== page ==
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My friend Susan Kerslake told me recently that she feels sorry for the books she’s bought. I asked if she’d write a guest post for my blog explaining why, and I was delighted that she said yes.

When I asked Susan for a short bio, she replied to say she’s been an author and is now a reader and pet caregiver. And she’s a vegetarian. And she turned 80 yesterday—happy birthday, Susan!!

Susan is a long-time member of the Friends of the Public Gardens in Halifax, so I thought I’d include a few photos of the Gardens at the end of this post. I took these last Saturday.

Oh woe! I lament the fate of my latest book purchase (Ursula K. Le Guin’s No Time to Spare) as I stack it on the tower of books beside the bed.

Along with:

The Lotterys Plus One (A recommendation from Lisa at Woozles after I inquired about something along the Penderwicks line.)

The Marrow Thieves (I’ve been going to lectures at the library on Environment and Literature, and this was suggested by the professor, Renee Hulan).

Frankenstein (Renee read us a paragraph or two in class, and I found a copy on the free shelf at the library!)

Superfly (Which is indeed about flies.)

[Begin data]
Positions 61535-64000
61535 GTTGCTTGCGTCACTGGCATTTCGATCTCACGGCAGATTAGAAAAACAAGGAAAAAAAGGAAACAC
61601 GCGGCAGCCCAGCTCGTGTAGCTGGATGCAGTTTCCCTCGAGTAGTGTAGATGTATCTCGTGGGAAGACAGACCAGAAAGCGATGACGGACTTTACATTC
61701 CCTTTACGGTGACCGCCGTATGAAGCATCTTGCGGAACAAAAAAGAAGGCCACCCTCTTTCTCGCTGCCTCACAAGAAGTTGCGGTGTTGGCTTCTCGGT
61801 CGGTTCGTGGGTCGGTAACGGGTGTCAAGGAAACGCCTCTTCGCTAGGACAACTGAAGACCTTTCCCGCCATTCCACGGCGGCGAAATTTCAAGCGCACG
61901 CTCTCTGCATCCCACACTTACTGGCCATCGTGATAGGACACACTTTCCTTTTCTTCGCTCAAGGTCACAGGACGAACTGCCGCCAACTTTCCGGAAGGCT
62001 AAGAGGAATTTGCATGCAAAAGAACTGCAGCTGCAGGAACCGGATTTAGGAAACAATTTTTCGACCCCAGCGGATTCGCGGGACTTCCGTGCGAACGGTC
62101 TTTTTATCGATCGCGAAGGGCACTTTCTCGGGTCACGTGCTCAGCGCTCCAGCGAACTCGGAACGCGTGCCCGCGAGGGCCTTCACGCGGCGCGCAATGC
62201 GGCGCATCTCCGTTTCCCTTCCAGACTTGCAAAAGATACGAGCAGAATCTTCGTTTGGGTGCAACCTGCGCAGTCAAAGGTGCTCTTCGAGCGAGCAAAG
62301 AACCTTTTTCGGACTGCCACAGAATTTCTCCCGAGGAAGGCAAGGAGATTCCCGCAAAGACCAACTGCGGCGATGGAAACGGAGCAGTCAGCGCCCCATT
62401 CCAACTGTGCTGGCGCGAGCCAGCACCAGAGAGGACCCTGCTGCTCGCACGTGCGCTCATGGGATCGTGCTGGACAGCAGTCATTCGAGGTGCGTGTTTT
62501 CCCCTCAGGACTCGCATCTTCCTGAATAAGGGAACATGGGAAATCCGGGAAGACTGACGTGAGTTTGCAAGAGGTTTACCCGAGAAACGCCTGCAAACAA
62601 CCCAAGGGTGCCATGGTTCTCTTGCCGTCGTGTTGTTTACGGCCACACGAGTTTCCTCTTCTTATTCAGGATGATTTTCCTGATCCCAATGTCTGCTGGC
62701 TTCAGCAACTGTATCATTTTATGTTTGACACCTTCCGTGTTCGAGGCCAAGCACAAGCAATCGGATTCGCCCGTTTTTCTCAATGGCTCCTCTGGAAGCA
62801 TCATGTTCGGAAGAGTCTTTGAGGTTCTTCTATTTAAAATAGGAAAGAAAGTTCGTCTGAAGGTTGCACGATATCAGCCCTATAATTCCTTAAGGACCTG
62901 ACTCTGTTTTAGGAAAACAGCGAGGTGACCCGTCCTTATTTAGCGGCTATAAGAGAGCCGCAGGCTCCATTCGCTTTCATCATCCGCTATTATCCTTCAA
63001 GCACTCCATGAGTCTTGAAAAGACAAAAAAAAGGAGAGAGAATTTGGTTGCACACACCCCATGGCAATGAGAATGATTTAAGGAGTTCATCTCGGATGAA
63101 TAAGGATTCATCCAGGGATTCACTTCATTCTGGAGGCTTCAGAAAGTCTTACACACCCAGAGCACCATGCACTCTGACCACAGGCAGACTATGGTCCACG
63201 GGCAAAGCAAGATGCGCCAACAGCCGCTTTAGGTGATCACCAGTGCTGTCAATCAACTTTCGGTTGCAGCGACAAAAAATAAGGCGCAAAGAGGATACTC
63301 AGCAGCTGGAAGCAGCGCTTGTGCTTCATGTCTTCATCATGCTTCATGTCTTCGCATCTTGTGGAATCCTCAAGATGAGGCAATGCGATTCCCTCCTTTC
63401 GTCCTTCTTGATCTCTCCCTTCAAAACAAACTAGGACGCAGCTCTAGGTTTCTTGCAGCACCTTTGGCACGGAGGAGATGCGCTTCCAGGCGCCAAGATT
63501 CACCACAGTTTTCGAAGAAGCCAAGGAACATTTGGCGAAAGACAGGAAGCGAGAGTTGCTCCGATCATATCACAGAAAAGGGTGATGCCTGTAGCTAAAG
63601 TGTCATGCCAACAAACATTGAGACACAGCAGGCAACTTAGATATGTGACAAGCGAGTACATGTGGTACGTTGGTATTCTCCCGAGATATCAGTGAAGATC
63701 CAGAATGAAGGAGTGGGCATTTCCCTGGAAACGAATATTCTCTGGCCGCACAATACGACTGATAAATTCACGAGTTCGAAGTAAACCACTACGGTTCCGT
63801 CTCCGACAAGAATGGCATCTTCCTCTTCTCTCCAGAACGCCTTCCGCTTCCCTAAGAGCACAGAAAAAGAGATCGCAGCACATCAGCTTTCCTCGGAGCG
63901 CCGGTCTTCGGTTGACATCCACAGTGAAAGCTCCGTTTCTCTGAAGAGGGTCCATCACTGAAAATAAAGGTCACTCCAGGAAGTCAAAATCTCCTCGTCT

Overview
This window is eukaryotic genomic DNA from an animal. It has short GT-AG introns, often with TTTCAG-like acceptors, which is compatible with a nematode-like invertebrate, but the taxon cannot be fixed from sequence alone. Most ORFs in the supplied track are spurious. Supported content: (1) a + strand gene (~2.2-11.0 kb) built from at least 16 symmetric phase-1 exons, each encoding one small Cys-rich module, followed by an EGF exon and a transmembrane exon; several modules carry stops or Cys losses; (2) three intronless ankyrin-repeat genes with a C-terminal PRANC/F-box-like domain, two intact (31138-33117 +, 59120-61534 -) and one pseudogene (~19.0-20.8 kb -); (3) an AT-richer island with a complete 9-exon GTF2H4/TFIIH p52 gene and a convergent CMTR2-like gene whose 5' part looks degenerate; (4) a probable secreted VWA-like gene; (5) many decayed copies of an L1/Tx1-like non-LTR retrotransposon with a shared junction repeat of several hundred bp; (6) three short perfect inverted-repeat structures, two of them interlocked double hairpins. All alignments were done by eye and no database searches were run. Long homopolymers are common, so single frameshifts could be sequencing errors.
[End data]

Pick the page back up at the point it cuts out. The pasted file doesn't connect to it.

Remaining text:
A Mercy (On sale at Bookmark, on the charity bookcase.)

These Silent Mansions (A woman’s meandering and pondering on cemeteries in England.)

The Memory Palace: A Book of Lost Interiors (This guy is fantastic: Edward Hollis. A follow up to The Secret Lives of Buildings.)


Peace by Chocolate: The Hadhad Family’s Remarkable Journey from Syria to Canada


Bel Canto

And Crime and Punishment. (And what, you ask, would Crime and Punishment be doing there, but I was supposed to be reading it with a friend in BC. That petered out.)

Though sprouting bookmarks all, they are in medias res.

And what of The Corn Maiden by Joyce Carol Oates, whose sheer bolt of energy in her writing is a spur. That book, almost finished, because, you guessed it, it is a library book and due next week.